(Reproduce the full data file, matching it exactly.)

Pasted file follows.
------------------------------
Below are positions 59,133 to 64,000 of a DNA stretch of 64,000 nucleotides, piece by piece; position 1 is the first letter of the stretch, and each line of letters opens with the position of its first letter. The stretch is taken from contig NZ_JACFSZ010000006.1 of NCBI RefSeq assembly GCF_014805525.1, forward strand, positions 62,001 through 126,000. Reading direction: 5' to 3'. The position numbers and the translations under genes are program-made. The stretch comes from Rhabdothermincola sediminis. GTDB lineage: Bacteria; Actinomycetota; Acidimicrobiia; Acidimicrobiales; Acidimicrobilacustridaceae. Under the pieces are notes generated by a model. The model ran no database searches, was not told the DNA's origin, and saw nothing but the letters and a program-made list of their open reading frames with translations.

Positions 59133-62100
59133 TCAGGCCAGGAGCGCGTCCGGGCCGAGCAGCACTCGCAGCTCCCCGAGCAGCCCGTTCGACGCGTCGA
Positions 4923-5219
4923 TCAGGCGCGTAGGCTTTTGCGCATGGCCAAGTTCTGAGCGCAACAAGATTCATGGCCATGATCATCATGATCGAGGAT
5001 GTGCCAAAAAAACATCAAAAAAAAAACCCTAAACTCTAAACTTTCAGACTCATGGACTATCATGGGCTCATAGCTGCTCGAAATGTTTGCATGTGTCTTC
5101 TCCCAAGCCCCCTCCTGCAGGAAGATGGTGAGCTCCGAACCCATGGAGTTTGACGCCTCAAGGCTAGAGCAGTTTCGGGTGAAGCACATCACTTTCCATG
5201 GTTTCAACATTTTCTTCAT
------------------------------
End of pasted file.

Below are positions 59,133 to 64,000 of a DNA stretch of 64,000 nucleotides, piece by piece; position 1 is the first letter of the stretch, and each line of letters opens with the position of its first letter. The stretch is taken from contig NZ_JACFSZ010000006.1 of NCBI RefSeq assembly GCF_014805525.1, forward strand, positions 62,001 through 126,000. Reading direction: 5' to 3'. The position numbers and the translations under genes are program-made. The stretch comes from Rhabdothermincola sediminis. GTDB lineage: Bacteria; Actinomycetota; Acidimicrobiia; Acidimicrobiales; Acidimicrobilacustridaceae. Under the pieces are notes generated by a model. The model ran no database searches, was not told the DNA's origin, and saw nothing but the letters and a program-made list of their open reading frames with translations.

Positions 59133-62100
59133 TCAGGCCAGGAGCGCGTCCGGGCCGAGCAGCACTCGCAGCTCCCCGAGCAGCCCGTTCGACGCGTCGA
Positions 4923-5219
4923 TCAGGCGCGTAGGCTTTTGCGCATGGCCAAGTTCTGAGCGCAACAAGATTCATGGCCATGATCATCATGATCGAGGAT
5001 GTGCCAAAAAAACATCAAAAAAAAAACCCTAAACTCTAAACTTTCAGACTCATGGACTATCATGGGCTCATAGCTGCTCGAAATGTTTGCATGTGTCTTC
5101 TCCCAAGCCCCCTCCTGCAGGAAGATGGTGAGCTCCGAACCCATGGAGTTTGACGCCTCAAGGCTAGAGCAGTTTCGGGTGAAGCACATCACTTTCCATG
5201 GTTTCAACATTTTCTTCAT